Now I can add owls to the list of animals I've seen on the property, in addition to the seemingly stray cat I've seen multiple times, the dead mice in the ceiling yesterday, and all the usual critters (rabbits, birds, squirrels) that Freckles will surely enjoy chasing around the yard.
So...what started off yesterday with multiple dead mice raining down on my head and putting me in a foul mood, turned into the discovery of some super cool craftsmanship, finding a big, majestic owl hanging out in one of my trees, and then passing the occupancy inspection today. If all that is the trade off for a couple brushes with mice mummies...sign me up for more mice mummies.
Occupancy inspection. If I pass, I can start moving in and really start getting to work. If I don't pass, then I'll have a list of things that an inspector needs me to do before I can move in. I think I'll pass, or maybe conditionally pass, but there are some house situations that toe the line between "OK" and "not OK" pretty hard.
In preparation for tomorrow's inspection, I spent today buttoning some things up and then cleaning the floor, which still smells like dog urine.
Dog urine was not the only animal-related issue I dealt with today. Here's the story...
...I haven't spent much time in the house's basement. There are 2 reasons for this: 1, there's plenty to do on the main floor and 2, the basement is sorta creepy.
The basement in the house was "finished" some number of years (or decades) ago, but it's the kind of "finished" that looks to have been a DIY job done by somebody with modest skills. It's chopped up into a few different rooms, including a full bathroom that may or may not be to code, a room where some number of dogs were undoubtedly kept against their will, and then a big open area with a few small mechanical rooms off of it. The dog room has an elevated plywood floor, the rest of the floor is tile. Most of the basement has a suspended ceiling.
Yesterday I had a nightmare of a time trying to swap out a regular outlet for a GFCI outlet in the kitchen, which meant about 1,000 trips to the circuit breaker panel. On one of my many trips to the panel I noticed how gross many of ceiling tiles were in the big open area.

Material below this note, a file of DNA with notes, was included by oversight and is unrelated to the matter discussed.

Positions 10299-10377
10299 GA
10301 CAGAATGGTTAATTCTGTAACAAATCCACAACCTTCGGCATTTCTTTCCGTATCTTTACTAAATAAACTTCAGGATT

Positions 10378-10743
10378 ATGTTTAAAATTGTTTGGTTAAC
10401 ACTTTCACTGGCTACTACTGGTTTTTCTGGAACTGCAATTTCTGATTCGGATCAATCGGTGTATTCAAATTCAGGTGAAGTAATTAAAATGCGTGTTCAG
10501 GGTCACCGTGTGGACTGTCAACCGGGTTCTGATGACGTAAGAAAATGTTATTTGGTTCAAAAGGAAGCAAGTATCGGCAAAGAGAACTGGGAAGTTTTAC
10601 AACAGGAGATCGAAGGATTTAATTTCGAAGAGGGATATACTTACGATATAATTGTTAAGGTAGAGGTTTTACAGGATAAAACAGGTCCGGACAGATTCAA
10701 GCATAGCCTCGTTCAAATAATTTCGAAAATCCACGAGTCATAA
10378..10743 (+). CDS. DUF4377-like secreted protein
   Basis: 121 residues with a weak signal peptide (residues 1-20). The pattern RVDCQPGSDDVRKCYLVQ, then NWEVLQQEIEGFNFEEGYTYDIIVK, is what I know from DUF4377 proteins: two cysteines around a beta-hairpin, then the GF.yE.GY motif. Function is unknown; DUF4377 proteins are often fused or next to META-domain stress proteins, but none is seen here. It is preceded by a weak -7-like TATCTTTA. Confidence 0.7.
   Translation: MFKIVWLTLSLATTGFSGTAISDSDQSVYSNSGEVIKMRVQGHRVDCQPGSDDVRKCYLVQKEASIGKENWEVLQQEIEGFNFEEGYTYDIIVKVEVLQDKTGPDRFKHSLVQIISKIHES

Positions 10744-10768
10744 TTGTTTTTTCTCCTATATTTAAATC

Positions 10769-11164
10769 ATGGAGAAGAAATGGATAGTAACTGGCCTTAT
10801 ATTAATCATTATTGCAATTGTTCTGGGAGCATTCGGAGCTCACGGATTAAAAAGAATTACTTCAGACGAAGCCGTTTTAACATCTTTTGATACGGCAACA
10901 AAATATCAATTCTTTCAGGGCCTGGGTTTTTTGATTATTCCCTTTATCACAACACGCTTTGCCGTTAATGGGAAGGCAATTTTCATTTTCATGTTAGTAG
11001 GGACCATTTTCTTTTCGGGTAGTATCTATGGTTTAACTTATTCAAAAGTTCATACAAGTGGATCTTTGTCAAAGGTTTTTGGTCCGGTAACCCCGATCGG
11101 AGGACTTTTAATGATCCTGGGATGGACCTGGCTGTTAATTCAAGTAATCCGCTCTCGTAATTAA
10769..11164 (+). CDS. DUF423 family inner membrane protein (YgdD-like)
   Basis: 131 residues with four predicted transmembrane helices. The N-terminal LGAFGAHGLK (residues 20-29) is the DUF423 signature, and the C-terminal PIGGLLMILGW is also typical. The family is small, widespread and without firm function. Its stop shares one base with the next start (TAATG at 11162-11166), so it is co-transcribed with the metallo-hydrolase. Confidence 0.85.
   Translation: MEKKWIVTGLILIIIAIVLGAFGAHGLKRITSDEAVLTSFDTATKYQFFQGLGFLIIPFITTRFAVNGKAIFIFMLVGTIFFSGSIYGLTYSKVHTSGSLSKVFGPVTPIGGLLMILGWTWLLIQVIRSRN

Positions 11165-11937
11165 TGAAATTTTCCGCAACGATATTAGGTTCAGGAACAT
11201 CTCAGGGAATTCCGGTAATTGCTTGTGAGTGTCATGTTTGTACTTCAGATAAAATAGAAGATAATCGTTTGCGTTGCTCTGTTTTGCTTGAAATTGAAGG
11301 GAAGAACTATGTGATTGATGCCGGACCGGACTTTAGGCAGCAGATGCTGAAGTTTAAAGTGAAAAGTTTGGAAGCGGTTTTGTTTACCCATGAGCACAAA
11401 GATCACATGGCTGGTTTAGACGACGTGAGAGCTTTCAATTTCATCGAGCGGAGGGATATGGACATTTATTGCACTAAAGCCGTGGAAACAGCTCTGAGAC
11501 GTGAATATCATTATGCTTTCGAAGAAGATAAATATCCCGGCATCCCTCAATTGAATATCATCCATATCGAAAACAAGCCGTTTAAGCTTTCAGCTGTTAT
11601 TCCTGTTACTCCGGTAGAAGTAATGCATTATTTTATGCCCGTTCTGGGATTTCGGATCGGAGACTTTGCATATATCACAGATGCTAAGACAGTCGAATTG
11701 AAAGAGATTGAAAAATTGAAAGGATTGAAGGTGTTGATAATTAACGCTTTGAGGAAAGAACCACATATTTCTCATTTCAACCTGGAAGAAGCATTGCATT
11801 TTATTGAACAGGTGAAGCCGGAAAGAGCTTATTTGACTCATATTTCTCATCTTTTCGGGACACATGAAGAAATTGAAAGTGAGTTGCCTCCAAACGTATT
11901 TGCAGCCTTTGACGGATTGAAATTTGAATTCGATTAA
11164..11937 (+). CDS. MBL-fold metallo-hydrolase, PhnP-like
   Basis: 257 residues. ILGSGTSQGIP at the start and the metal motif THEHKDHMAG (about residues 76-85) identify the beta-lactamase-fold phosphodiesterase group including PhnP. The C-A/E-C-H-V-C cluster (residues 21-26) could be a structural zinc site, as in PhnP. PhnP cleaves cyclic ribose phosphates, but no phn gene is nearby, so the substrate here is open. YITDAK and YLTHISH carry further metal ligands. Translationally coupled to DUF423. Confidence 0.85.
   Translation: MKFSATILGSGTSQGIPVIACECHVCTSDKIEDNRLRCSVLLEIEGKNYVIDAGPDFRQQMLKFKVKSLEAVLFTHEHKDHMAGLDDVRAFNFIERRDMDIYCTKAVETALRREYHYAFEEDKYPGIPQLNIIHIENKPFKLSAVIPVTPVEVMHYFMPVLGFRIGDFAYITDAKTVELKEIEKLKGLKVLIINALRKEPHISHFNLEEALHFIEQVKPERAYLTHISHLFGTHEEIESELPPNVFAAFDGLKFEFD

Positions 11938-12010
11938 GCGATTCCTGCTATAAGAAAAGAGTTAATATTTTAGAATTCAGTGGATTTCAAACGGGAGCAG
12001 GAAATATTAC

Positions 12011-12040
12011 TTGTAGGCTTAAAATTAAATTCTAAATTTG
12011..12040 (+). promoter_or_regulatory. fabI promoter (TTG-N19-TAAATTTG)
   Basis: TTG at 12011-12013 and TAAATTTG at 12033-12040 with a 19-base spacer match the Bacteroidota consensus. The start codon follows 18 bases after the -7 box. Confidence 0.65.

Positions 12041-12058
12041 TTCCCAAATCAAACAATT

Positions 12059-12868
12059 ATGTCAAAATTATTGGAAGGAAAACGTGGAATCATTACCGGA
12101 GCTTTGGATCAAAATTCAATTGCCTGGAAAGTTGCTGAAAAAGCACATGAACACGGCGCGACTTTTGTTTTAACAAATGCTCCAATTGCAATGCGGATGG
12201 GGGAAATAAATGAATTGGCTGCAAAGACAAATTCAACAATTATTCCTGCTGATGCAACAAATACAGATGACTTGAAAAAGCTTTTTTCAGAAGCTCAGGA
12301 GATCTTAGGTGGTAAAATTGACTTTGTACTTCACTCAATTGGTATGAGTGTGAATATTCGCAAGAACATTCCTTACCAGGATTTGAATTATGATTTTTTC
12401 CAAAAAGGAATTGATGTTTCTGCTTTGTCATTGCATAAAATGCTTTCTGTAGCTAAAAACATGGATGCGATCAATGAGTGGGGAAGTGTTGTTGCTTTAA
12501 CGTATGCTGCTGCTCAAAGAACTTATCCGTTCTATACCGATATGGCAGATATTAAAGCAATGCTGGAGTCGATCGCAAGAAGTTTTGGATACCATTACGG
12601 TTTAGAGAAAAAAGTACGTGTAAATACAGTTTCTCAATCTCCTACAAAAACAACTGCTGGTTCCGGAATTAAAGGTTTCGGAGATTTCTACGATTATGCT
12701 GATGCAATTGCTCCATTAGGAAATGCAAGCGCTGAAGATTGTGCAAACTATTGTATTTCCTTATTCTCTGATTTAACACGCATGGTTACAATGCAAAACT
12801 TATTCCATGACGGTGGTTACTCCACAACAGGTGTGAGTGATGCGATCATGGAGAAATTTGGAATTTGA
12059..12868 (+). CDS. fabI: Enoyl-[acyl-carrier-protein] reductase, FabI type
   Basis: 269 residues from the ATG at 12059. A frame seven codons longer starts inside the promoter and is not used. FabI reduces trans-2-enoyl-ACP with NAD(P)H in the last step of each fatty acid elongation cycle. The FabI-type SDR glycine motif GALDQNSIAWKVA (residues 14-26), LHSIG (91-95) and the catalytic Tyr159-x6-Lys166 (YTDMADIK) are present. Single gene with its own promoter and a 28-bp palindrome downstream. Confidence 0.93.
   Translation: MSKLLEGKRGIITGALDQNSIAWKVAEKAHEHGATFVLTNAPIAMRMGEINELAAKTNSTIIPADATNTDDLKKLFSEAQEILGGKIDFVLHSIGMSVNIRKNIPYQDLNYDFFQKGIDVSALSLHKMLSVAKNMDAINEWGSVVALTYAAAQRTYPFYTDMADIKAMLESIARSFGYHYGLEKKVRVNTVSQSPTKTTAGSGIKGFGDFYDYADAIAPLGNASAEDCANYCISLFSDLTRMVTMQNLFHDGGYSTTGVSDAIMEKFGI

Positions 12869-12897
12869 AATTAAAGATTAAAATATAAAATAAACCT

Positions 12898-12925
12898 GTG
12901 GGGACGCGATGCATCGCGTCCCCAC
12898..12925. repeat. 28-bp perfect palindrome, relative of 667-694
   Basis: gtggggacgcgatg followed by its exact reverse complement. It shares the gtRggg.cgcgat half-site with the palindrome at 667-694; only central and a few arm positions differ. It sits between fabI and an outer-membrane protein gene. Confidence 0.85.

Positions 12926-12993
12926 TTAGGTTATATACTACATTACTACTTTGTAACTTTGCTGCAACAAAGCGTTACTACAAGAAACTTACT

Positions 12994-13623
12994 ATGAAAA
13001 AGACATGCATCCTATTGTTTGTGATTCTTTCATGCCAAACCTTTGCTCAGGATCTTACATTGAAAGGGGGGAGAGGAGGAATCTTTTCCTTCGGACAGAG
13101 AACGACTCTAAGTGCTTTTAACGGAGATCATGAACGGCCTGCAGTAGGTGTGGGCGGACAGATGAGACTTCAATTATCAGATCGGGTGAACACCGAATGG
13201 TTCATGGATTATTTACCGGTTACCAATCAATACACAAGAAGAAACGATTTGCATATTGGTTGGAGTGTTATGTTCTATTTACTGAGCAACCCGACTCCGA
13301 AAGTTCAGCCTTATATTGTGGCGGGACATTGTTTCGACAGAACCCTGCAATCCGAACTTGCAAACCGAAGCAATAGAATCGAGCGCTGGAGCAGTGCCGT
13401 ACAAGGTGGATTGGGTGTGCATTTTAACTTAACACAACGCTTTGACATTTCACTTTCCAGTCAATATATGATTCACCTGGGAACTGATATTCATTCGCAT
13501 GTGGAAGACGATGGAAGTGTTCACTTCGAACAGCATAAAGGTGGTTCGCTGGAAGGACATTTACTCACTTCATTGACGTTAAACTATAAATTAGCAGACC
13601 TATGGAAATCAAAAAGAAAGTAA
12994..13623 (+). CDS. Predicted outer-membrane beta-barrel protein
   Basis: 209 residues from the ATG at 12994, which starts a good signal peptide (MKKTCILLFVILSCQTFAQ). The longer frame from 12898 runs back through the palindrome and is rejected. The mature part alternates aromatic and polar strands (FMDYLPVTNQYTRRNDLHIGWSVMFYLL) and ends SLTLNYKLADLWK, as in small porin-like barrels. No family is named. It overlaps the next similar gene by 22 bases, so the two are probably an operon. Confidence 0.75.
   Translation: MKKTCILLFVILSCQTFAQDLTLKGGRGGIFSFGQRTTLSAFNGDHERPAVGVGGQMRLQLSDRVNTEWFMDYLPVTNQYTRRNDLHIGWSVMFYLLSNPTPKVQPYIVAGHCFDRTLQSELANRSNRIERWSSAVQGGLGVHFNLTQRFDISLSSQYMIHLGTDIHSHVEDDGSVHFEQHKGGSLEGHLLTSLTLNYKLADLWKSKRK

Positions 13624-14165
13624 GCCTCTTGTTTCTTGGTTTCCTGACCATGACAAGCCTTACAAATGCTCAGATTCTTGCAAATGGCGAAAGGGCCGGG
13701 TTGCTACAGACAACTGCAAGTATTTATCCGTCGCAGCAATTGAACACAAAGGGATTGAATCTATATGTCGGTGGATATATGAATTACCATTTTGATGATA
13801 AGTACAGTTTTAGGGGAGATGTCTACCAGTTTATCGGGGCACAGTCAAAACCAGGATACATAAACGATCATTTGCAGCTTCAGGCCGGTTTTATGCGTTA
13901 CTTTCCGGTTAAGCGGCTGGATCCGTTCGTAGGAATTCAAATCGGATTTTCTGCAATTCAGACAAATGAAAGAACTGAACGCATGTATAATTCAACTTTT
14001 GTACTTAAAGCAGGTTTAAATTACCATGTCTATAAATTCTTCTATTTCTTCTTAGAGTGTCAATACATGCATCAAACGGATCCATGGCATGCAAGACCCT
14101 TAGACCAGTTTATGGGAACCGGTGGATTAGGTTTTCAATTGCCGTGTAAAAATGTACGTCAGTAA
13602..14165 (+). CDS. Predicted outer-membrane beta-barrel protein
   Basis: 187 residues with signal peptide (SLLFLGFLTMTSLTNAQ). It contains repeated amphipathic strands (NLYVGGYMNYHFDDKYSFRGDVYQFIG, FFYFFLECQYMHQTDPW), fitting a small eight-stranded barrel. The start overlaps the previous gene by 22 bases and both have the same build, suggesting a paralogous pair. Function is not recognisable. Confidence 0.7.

The big open area is underneath the kitchen and as is often the case in super old homes, there's no subfloor under the first floor flooring. There's floor joists and a tongue and groove pine floor, that's it. So, anytime something got spilled in the kitchen, or if a mess was made loading the dishwasher or doing dishes, etc., the liquid usually ended up on the ceiling tiles below. As a result, many of the tiles were stained and had turned to something, essentially, that was the consistency of applesauce.
I felt like they were something that would catch an inspector's eye, so I decided to remove the really nasty ceiling tiles with the big orange stains. I'd been down this road before, many times, so I sort of knew what I was getting into. Still, I was hoping for the best.
I tried pushing a tile upwards so I could remove it, and 2 bad things happened: I realized that the ceiling was basically right up against the floor joists above and there wasn't any wiggle room to remove the tiles like one typically might, and a shower of mouse poop rained down on me.
It's like somebody installed the tiles as they installed the grid, which is definitely not how it's supposed to be done and makes removing the tiles impossible without breaking them. That wouldn't be so bad except that breaking anything is sort of an uncontrolled activity, and when you're standing under who knows how much animal poop, it'd be nice to control things a bit.
I spent about 10 minutes trying to figure out a way - without dismantling the entire basement ceiling - to remove the few select tiles I wanted to remove without breaking everything, but there wasn't any way to do it. So I grabbed an already broken ceiling tile and yanked it to the floor.
With it came a ridiculous amount of acorns and mouse poop, about half of which caught me on the way to the ground. I sucked it up and kept going; this wasn't a job that could be stopped once it was started. Another tile came down, and with it, more of the same acorn and poop shower. Then, on ceiling tile #3, I got this:
Like I said before, I knew what I was getting into and I felt like, knowing the condition of the house and how the people before me lived, this was a possibility. I don't know how a house with 6-10 dogs also ended up being infested with mice, but it was.
Another tile or two later, another mouse fell from the sky. When it was all said and done, I ended up borderline needing a scoop shovel to clean up the mess that was made on the floor, but the grossest of the ceiling tiles are gone and the ceiling is still otherwise intact.
The silver lining in all of this is that I made a pretty cool discovery in the basement ceiling; I'll tell y'all about that next time...